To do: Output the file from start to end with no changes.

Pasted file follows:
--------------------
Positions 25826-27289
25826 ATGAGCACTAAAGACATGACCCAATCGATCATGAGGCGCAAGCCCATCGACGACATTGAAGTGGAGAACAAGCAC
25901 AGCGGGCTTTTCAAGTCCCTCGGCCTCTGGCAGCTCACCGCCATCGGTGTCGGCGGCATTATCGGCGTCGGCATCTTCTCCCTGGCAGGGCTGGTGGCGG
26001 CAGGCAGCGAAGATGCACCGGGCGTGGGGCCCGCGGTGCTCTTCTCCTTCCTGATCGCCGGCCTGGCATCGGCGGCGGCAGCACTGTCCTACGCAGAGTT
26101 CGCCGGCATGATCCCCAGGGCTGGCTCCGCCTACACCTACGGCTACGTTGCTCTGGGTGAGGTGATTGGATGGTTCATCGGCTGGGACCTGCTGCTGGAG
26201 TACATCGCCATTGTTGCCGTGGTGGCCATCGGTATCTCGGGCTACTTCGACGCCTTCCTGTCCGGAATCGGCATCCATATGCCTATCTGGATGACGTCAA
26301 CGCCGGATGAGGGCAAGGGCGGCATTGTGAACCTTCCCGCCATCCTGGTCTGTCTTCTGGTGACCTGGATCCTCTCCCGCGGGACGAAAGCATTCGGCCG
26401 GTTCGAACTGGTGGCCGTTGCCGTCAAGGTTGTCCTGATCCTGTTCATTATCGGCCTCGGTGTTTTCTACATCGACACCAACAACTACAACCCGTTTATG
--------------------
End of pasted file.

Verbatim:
Positions 25826-27289
25826 ATGAGCACTAAAGACATGACCCAATCGATCATGAGGCGCAAGCCCATCGACGACATTGAAGTGGAGAACAAGCAC
25901 AGCGGGCTTTTCAAGTCCCTCGGCCTCTGGCAGCTCACCGCCATCGGTGTCGGCGGCATTATCGGCGTCGGCATCTTCTCCCTGGCAGGGCTGGTGGCGG
26001 CAGGCAGCGAAGATGCACCGGGCGTGGGGCCCGCGGTGCTCTTCTCCTTCCTGATCGCCGGCCTGGCATCGGCGGCGGCAGCACTGTCCTACGCAGAGTT
26101 CGCCGGCATGATCCCCAGGGCTGGCTCCGCCTACACCTACGGCTACGTTGCTCTGGGTGAGGTGATTGGATGGTTCATCGGCTGGGACCTGCTGCTGGAG
26201 TACATCGCCATTGTTGCCGTGGTGGCCATCGGTATCTCGGGCTACTTCGACGCCTTCCTGTCCGGAATCGGCATCCATATGCCTATCTGGATGACGTCAA
26301 CGCCGGATGAGGGCAAGGGCGGCATTGTGAACCTTCCCGCCATCCTGGTCTGTCTTCTGGTGACCTGGATCCTCTCCCGCGGGACGAAAGCATTCGGCCG
26401 GTTCGAACTGGTGGCCGTTGCCGTCAAGGTTGTCCTGATCCTGTTCATTATCGGCCTCGGTGTTTTCTACATCGACACCAACAACTACAACCCGTTTATG